As causas da epistase

quinta-feira, outubro 06, 2011

The causes of epistasis

J. Arjan G. M. de Visser1,*, Tim F. Cooper2 and Santiago F. Elena3,4

-Author Affiliations
1Laboratory of Genetics, Wageningen University, Wageningen, The Netherlands
2Department of Biology and Biochemistry, University of Houston,Houston, TX 77204, USA
3Instituto de Biología Molecular y Celular de Plantas, Consejo Superior de Investigaciones Científicas-UPV, 46022 València, Spain
4The Santa Fe Institute, Santa Fe, NM 87501, USA
*Author for correspondence (


Since Bateson's discovery that genes can suppress the phenotypic effects of other genes, gene interactions—called epistasis—have been the topic of a vast research effort. Systems and developmental biologists study epistasis to understand the genotype–phenotype map, whereas evolutionary biologists recognize the fundamental importance of epistasis for evolution. Depending on its form, epistasis may lead to divergence and speciation, provide evolutionary benefits to sex and affect the robustness and evolvability of organisms. That epistasis can itself be shaped by evolution has only recently been realized. Here, we review the empirical pattern of epistasis, and some of the factors that may affect the form and extent of epistasis. Based on their divergent consequences, we distinguish between interactions with or without mean effect, and those affecting the magnitude of fitness effects or their sign. Empirical work has begun to quantify epistasis in multiple dimensions in the context of metabolic and fitness landscape models. We discuss possible proximate causes (such as protein function and metabolic networks) and ultimate factors (including mutation, recombination, and the importance of natural selection and genetic drift). We conclude that, in general, pleiotropy is an important prerequisite for epistasis, and that epistasis may evolve as an adaptive or intrinsic consequence of changes in genetic robustness and evolvability.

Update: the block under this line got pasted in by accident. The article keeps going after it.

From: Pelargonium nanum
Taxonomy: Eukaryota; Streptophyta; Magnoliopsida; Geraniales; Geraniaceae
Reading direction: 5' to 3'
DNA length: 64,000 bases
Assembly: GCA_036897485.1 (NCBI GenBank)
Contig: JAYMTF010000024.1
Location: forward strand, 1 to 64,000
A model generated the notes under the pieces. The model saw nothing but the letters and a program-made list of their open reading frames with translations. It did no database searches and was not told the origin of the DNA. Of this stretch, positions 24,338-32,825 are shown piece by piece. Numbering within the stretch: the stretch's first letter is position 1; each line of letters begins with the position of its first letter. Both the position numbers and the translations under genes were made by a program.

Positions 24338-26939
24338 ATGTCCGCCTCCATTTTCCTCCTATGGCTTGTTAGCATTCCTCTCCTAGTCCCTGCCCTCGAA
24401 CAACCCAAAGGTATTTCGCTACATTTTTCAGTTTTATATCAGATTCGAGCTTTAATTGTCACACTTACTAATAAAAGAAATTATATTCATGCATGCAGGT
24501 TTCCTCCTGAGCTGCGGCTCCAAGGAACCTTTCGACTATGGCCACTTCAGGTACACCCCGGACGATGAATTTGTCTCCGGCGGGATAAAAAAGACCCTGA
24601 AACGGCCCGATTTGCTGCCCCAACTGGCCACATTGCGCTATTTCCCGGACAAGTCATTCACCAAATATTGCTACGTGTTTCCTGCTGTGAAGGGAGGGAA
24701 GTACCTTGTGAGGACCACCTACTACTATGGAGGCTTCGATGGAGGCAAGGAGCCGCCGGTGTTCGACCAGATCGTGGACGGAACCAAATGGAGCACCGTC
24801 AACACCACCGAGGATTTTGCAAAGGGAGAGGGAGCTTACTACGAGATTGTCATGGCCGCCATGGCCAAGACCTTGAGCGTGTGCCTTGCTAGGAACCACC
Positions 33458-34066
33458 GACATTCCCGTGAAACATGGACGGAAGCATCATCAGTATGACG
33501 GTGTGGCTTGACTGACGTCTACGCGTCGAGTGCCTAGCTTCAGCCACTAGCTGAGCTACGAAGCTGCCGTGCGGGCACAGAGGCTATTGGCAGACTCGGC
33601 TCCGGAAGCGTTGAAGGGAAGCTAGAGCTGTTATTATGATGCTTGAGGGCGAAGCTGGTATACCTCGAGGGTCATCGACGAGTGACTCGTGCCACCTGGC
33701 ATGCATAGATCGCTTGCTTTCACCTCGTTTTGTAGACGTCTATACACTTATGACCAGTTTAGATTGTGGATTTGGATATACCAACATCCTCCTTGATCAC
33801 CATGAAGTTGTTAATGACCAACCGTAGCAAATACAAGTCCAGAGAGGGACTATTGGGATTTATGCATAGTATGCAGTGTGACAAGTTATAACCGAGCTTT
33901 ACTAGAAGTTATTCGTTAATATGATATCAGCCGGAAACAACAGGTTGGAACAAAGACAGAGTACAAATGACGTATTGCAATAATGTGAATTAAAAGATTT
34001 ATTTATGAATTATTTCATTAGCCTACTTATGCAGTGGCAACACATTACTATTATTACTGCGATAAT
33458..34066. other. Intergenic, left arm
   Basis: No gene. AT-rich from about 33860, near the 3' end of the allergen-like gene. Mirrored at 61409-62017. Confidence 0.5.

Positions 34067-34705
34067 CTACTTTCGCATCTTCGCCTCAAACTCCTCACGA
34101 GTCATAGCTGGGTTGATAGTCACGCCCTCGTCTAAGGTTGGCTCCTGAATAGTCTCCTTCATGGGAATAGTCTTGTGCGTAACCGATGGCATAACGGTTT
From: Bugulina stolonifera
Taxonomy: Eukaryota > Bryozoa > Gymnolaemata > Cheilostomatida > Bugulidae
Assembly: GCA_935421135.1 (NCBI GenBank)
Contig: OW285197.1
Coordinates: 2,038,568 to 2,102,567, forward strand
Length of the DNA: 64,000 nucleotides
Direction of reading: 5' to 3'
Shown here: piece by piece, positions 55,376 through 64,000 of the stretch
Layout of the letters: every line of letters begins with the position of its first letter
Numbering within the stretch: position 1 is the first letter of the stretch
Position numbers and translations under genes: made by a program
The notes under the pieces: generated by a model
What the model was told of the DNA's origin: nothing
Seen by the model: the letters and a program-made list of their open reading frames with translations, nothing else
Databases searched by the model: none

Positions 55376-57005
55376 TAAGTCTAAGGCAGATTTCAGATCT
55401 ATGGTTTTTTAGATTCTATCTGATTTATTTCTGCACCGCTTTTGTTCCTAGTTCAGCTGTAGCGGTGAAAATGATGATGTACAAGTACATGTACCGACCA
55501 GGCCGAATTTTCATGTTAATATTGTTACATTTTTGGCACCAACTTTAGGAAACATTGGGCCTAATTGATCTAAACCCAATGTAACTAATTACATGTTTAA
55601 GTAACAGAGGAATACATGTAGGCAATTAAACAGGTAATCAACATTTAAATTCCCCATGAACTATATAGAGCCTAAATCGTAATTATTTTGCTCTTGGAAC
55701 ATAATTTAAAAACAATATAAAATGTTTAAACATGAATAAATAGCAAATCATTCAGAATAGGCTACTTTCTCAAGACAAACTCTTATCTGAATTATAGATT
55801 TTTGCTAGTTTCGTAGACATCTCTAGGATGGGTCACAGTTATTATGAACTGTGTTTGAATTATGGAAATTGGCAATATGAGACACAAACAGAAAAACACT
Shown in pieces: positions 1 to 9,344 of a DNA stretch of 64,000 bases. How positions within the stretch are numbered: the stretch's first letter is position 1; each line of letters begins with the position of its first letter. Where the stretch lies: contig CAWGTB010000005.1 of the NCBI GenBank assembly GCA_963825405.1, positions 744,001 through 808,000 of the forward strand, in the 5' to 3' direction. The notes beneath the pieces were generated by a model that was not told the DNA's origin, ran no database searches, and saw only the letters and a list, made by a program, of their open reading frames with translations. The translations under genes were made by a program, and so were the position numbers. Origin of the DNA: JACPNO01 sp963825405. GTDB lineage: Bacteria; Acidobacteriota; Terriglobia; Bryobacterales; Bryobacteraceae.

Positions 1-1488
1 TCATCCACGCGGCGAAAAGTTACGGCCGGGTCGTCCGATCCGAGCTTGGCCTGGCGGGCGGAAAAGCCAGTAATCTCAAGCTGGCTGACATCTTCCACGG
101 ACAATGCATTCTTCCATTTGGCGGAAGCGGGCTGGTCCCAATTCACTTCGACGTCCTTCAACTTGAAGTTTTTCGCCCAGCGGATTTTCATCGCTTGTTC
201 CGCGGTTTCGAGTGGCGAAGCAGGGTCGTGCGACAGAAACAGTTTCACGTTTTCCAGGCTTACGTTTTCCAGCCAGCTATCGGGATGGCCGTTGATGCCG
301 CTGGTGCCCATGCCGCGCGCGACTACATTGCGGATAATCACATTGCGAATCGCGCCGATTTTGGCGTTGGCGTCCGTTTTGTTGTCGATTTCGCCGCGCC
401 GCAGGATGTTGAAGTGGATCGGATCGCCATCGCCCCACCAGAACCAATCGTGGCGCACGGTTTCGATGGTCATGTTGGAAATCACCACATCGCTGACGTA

epistasis, pleiotropy, robustness, evolvability

Received July 21, 2011.

Accepted September 12, 2011.

This journal is © 2011 The Royal Society